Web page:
Date of Award


Degree Name

MS in Forestry Sciences


Natural Resources Management


Sarah Bisbing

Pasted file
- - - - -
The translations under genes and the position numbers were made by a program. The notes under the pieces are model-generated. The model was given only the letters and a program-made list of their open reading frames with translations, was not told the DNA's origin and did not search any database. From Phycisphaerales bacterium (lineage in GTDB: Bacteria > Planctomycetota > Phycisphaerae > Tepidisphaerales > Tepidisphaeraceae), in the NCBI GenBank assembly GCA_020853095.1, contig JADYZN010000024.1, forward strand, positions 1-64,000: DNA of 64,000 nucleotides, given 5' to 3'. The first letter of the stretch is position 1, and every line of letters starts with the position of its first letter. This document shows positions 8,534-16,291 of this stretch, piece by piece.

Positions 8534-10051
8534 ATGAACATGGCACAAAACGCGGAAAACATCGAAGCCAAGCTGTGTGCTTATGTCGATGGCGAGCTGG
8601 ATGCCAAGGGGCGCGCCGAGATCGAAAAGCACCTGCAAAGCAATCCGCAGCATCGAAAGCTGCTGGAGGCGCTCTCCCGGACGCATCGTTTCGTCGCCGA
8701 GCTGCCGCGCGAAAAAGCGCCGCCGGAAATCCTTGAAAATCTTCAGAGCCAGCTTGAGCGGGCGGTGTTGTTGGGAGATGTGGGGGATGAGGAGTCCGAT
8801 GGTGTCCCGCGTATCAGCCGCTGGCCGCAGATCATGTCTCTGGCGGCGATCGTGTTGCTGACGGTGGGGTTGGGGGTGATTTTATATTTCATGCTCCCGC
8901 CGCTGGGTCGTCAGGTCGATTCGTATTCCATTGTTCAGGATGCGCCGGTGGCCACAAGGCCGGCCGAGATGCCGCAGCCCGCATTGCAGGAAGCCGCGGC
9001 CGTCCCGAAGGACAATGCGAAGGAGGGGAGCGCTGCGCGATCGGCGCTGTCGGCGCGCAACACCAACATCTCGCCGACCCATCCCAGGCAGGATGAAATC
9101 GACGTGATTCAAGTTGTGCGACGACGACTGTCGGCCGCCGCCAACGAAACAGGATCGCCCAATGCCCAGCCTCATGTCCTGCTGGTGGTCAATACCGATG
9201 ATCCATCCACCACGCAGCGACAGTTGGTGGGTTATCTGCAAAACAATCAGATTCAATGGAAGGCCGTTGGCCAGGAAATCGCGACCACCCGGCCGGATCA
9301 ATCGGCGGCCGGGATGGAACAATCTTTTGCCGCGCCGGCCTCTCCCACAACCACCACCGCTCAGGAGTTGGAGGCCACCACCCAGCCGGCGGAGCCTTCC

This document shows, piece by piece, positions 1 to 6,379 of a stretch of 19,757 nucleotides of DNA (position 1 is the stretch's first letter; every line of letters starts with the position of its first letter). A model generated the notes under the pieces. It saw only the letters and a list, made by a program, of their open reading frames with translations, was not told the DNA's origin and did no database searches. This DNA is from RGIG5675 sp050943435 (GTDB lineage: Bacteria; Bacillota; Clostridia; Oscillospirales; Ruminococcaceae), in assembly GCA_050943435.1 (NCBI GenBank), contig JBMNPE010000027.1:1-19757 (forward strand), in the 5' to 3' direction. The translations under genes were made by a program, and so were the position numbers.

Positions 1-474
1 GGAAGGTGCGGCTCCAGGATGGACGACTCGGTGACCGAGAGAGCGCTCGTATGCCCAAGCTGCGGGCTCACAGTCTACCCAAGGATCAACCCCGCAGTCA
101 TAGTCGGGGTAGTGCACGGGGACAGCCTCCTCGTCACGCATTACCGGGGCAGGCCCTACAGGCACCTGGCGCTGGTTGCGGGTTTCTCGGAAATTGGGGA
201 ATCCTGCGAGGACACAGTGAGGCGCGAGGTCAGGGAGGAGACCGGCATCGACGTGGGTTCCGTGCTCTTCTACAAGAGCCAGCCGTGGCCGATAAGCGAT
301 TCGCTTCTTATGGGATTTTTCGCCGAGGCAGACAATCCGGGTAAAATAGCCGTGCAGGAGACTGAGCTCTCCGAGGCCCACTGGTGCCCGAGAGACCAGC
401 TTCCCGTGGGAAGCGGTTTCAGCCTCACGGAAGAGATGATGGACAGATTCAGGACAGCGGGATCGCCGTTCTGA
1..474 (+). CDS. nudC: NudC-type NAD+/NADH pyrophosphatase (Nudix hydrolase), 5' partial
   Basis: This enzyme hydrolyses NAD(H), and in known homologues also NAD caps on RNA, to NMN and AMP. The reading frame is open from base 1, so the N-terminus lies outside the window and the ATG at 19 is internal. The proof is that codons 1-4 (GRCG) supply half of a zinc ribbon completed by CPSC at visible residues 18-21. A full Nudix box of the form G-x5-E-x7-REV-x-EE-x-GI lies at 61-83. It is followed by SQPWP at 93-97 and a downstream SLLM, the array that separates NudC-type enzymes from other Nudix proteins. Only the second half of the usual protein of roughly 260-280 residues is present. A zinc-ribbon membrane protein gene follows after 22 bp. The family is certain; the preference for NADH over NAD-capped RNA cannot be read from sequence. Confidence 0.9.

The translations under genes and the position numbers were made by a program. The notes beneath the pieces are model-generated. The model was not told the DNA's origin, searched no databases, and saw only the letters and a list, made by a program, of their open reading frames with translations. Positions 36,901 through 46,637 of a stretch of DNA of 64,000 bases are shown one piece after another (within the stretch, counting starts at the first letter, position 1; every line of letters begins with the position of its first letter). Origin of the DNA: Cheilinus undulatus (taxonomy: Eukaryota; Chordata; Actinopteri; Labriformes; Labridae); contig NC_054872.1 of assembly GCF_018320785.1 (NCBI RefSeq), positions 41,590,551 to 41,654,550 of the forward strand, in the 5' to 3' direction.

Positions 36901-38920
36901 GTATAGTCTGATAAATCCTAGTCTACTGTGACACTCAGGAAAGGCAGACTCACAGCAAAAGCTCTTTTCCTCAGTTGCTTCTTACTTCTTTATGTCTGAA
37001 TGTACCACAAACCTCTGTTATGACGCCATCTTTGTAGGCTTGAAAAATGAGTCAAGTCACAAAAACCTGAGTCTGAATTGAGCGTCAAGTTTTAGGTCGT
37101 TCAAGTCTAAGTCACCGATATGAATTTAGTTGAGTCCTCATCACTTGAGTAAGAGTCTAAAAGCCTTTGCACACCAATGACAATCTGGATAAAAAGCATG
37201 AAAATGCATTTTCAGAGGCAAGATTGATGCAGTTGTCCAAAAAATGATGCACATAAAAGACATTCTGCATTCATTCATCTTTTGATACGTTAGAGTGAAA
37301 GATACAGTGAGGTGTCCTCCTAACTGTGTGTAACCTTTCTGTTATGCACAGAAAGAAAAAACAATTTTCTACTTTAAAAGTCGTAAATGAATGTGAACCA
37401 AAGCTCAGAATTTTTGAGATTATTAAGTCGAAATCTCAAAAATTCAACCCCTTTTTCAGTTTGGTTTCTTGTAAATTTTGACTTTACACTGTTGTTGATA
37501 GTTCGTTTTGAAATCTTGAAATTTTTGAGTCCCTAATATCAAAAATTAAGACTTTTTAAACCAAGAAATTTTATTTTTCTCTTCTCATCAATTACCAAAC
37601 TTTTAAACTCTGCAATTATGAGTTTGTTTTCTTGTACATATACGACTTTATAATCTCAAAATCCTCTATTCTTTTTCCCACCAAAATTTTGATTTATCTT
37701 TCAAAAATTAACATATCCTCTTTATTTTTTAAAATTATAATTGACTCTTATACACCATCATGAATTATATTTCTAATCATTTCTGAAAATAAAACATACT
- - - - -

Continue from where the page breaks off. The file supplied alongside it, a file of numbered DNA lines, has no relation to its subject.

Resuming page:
Disturbance is fundamental to forest ecosystem function and overall health, but climate change is likely to increase both disturbance frequency and intensity in the future. Forests subject to increasingly frequent and intense disturbances are more likely to experience compounding disturbance effects. Compounding disturbances may exert unpredicted, non-additive stresses on ecosystems, leading to novel conditions that may exceed the capacity for local species to survive and regenerate. I further hypothesize that compounding disturbances could create conditions misaligned with species’ adaptations by altering physical and chemical growing conditions in forest soils, affecting forest composition, structure, and, subsequently, function for many years following disturbance. A better understanding of these remnant effects will be essential to managing and conserving coast redwood forests, which are projected to see increased frequency of fire under future climate scenarios. My objectives in this study were to quantify the effects of time-since-fire and single vs. compounding disturbances on coast redwood forest structure, composition, and regeneration dynamics and to evaluate the effects of abiotic soil qualities on post-fire regeneration. I mapped and sampled coast redwood forests burned in 1985, both 1985 and 1999, 2008, and 2013; modeled regeneration as a function of burn history, understory light, and post-fire nutrient levels; and tested redwood seed regeneration in post-fire soils in a greenhouse experiment. Forest structure, composition, and regeneration following compounding disturbance were most similar to the homogenous, redwood-dominated forest of the recent 2013 burn. There were no unique effects of compounding disturbance on soil nutrient levels, although variations in nutrient levels generally followed patterns seen in previous studies. Soil nitrate was positively associated with coast redwood regeneration levels, showing that soil nutrients may be influential in regeneration processes following disturbance. Time since burn and single burn histories were negatively associated with regeneration levels in the field, and there were no differences in seed germination in the greenhouse between soils from different fire histories. Increases in coast redwood forest dominance accompanied declines in bay laurel and tanoak presence, indicating a shift in post-fire forest structure and composition resulting from compounding disturbance. These results illustrate a complex relationship between regeneration dynamics, post-fire soil quality, and disturbance histories. Forest homogenization from compounding disturbances may have negative implications for ecosystem services and overall function if compounding disturbances are more frequent as predicted under future climate conditions.